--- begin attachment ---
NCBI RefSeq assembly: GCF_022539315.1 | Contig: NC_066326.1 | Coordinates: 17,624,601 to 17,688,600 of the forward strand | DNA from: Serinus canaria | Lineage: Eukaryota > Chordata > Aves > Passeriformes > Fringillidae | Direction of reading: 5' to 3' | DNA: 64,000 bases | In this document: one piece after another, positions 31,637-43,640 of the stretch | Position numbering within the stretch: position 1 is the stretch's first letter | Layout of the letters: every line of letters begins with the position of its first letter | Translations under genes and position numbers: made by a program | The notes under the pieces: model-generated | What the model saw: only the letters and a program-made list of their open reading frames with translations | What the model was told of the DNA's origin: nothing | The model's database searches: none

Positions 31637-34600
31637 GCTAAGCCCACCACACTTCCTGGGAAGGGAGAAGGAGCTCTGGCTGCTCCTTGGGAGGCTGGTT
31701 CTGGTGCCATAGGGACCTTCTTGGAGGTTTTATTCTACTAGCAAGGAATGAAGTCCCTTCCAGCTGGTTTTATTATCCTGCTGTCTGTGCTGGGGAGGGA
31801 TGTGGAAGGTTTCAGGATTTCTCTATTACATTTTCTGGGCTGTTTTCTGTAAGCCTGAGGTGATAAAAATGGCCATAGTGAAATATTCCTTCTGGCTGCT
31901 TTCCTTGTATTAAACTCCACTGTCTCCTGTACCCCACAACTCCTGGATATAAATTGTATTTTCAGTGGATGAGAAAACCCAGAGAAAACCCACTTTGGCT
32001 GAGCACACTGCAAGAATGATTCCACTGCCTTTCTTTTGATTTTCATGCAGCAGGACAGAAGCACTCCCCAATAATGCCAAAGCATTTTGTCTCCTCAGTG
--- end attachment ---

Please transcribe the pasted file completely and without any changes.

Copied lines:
NCBI RefSeq assembly: GCF_022539315.1 | Contig: NC_066326.1 | Coordinates: 17,624,601 to 17,688,600 of the forward strand | DNA from: Serinus canaria | Lineage: Eukaryota > Chordata > Aves > Passeriformes > Fringillidae | Direction of reading: 5' to 3' | DNA: 64,000 bases | In this document: one piece after another, positions 31,637-43,640 of the stretch | Position numbering within the stretch: position 1 is the stretch's first letter | Layout of the letters: every line of letters begins with the position of its first letter | Translations under genes and position numbers: made by a program | The notes under the pieces: model-generated | What the model saw: only the letters and a program-made list of their open reading frames with translations | What the model was told of the DNA's origin: nothing | The model's database searches: none

Positions 31637-34600
31637 GCTAAGCCCACCACACTTCCTGGGAAGGGAGAAGGAGCTCTGGCTGCTCCTTGGGAGGCTGGTT
31701 CTGGTGCCATAGGGACCTTCTTGGAGGTTTTATTCTACTAGCAAGGAATGAAGTCCCTTCCAGCTGGTTTTATTATCCTGCTGTCTGTGCTGGGGAGGGA
31801 TGTGGAAGGTTTCAGGATTTCTCTATTACATTTTCTGGGCTGTTTTCTGTAAGCCTGAGGTGATAAAAATGGCCATAGTGAAATATTCCTTCTGGCTGCT
31901 TTCCTTGTATTAAACTCCACTGTCTCCTGTACCCCACAACTCCTGGATATAAATTGTATTTTCAGTGGATGAGAAAACCCAGAGAAAACCCACTTTGGCT
32001 GAGCACACTGCAAGAATGATTCCACTGCCTTTCTTTTGATTTTCATGCAGCAGGACAGAAGCACTCCCCAATAATGCCAAAGCATTTTGTCTCCTCAGTG